Preview: #11 Ohio State at #17 Michigan State

By Kyle Rowland on January 19, 2013 at 6:00a
Keith Appling: Michigan State's motor.
Ohio State Buckeyes #11 Ohio State 13-3, 3-1 Big Ten Roster | Schedule 6:00 PM ET - ESPN —— Breslin Center East Lansing, MI Michigan State Spartans #17 Michigan State 15-3, 4-1 Big Ten Roster | Schedule

Life on the road is tough.

Long hours and even longer days. Grueling is the best way to describe it. In the Big Ten, it can be unforgiving. But this week has provided a reverse effect. All the road teams have won. Thad Matta hopes that surprising turn continues on Saturday when Ohio State travels to East Lansing to take on Michigan State.

The Breslin Center opened its doors in 1989. For more than a decade, it acted as a house of horrors for the Buckeyes – and nearly every other opponent. But since the hex was broken, Ohio State has been on a roll. Four of the past six journeys to the banks of the Red Cedar have resulted in victory.

Still, Matta is aware of the challenge that awaits the Buckeyes.

“They haven’t lost there this year,” he said. “I’d say it’s still right there in terms of toughest venues to play in. It’s a great college environment.”

Ohio State knows all about tough environments. In recent seasons, it has played games at Duke, Kansas and Florida, as well as every Big Ten school. This season includes a 1-2 mark away from Value City Arena. Following Sunday’s win over Michigan, however, Matta and Co. believe the Buckeyes could be reaching their stride.

That doesn’t mean the 14 games that remain have disappeared from their line of thinking.

“They’ve been very receptive to what we’re trying to do,” Matta said. “It’s hard to feel good when you're playing in the Big Ten, just because you know everything that lies ahead.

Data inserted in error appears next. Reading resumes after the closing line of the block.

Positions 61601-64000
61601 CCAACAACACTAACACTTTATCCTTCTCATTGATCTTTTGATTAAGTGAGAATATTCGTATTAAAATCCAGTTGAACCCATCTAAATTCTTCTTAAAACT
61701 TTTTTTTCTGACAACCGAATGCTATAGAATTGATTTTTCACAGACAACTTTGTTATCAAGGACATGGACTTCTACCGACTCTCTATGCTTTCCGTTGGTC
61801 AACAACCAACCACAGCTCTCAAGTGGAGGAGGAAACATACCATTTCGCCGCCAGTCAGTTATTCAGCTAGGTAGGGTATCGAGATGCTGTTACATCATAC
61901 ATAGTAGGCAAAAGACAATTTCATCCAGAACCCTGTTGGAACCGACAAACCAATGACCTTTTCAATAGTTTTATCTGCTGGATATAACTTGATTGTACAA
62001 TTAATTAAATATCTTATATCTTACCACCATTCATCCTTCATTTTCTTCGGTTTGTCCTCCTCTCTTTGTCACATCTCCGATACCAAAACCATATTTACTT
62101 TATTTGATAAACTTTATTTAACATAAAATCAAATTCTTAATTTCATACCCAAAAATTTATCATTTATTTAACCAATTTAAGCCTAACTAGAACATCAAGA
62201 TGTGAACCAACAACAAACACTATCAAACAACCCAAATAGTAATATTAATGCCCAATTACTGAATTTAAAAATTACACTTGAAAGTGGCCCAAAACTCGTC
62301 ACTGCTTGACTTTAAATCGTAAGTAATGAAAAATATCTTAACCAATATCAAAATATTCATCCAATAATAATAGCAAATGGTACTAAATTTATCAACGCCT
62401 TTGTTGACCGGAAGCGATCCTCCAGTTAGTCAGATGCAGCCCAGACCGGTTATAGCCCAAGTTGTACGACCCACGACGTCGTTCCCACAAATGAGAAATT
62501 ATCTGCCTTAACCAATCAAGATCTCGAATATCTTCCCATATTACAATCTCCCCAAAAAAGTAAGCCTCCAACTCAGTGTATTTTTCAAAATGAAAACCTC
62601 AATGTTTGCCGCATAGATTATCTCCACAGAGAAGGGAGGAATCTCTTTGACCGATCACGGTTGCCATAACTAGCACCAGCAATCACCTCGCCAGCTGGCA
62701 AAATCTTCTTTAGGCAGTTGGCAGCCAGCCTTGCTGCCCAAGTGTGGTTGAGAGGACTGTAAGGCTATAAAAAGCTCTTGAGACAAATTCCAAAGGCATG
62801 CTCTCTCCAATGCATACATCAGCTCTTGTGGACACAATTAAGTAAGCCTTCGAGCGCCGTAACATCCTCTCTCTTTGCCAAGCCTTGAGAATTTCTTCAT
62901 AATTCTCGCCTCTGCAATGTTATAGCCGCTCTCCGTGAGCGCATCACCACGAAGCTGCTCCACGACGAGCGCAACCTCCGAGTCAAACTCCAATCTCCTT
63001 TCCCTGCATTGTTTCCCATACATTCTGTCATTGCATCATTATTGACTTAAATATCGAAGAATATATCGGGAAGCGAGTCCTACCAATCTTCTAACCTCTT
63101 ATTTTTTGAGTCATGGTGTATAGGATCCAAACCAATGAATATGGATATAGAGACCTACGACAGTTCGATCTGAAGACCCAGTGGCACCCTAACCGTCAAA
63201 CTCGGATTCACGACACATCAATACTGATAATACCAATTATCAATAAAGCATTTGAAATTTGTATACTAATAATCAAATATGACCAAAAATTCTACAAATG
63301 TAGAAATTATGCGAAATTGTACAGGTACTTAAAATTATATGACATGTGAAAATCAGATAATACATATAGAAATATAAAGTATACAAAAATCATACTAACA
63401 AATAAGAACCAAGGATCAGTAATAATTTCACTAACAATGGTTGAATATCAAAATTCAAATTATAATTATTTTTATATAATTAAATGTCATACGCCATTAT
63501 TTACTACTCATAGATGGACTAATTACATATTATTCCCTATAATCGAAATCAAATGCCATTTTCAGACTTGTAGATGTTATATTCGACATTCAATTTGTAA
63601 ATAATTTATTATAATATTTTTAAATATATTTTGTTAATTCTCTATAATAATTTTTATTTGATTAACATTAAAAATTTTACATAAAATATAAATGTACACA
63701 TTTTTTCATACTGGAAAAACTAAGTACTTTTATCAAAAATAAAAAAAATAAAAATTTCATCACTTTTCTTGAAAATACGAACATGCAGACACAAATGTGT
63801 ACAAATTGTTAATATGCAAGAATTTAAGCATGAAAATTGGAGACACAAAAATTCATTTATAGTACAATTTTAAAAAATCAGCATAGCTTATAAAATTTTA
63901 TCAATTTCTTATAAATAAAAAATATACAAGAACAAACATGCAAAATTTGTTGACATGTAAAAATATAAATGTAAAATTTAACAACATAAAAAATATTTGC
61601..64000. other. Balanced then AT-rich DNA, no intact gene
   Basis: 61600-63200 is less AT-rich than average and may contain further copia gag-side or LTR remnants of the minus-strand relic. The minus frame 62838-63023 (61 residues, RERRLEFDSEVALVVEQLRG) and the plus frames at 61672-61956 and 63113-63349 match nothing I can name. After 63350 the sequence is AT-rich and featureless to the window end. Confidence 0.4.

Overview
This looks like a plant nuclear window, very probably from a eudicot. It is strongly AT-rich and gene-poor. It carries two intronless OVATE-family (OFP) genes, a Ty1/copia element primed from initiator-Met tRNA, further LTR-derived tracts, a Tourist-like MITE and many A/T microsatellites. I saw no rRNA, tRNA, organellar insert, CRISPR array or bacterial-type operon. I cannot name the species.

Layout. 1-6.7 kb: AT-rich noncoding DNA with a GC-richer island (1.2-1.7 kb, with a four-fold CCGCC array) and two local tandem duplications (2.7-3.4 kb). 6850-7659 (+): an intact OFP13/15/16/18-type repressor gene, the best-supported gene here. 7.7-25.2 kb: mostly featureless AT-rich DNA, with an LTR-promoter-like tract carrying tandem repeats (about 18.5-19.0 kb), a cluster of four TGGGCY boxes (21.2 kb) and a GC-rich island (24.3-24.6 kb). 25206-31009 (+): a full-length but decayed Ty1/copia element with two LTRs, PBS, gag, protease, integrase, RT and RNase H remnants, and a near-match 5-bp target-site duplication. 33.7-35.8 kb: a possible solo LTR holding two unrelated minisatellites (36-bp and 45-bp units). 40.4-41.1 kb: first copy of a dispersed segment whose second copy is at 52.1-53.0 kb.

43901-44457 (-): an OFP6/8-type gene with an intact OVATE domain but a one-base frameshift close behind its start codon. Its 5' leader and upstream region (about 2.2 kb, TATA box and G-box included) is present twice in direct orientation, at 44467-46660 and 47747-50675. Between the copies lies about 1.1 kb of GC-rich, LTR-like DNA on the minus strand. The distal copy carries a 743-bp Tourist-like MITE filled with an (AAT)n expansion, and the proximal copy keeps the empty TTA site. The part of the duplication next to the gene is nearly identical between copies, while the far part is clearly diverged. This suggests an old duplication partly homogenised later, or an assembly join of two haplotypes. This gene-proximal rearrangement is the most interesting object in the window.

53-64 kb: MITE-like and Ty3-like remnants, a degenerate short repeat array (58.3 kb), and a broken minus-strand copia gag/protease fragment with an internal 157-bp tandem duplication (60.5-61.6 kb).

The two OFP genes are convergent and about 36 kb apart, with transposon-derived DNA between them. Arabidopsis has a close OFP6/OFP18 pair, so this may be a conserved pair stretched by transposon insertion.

“You go back to the Illinois game, I like the way our team has responded since then. But hopefully they’re intelligent enough or intuitive to know that has to be where you are at all times.”

4 A. Craft JR 6-2/190 8.9 3.3 4.6 G 11 K. Appling JR 6-1/190 13.7 3.3 4.5
32 L. Smith Jr. JR 6-4/205 10.3 5.8 1.8 G 22 B. Dawson SO 6-6/230 10.2 6.1 1.4
12 S. Thompson SO 6-7/190 7.3 3.8 1.1 F 14 G. Harris FR 6-4/205 12.9 2.6 1.1
1 D. Thomas JR 6-7/225 20.3 6.6 1.6 F 25 D. Nix SR 6-9/270 9.5 7.1 0.9
23 A. Williams SO 6-11/250 4.6 4.1 0.2 C 5 A. Payne JR 6-10/240 9.1 7.2 0.5


It’s the same old Michigan State. Solid guards, plenty of scoring threats and imposing low-post players. Keith Appling, Branden Dawson, Adreian Payne and Derrick Nix are all names familiar to college basketball fans.

These two schools have become the class of the Big Ten over the past decade, and last season highlighted that fact. Ohio State and Michigan State got together three times and each game matched the hype, including the Big Ten tournament championship game, which had the feel of a Final Four.

The Buckeyes and Spartans also had the look of a rodeo. In three games, 101 fouls were called.

“I think Michigan State is probably one of the most physical teams you’ll ever get to play against in college basketball,” Ohio State senior forward Evan Ravenel said. “And that’s a credit to their coaching staff.”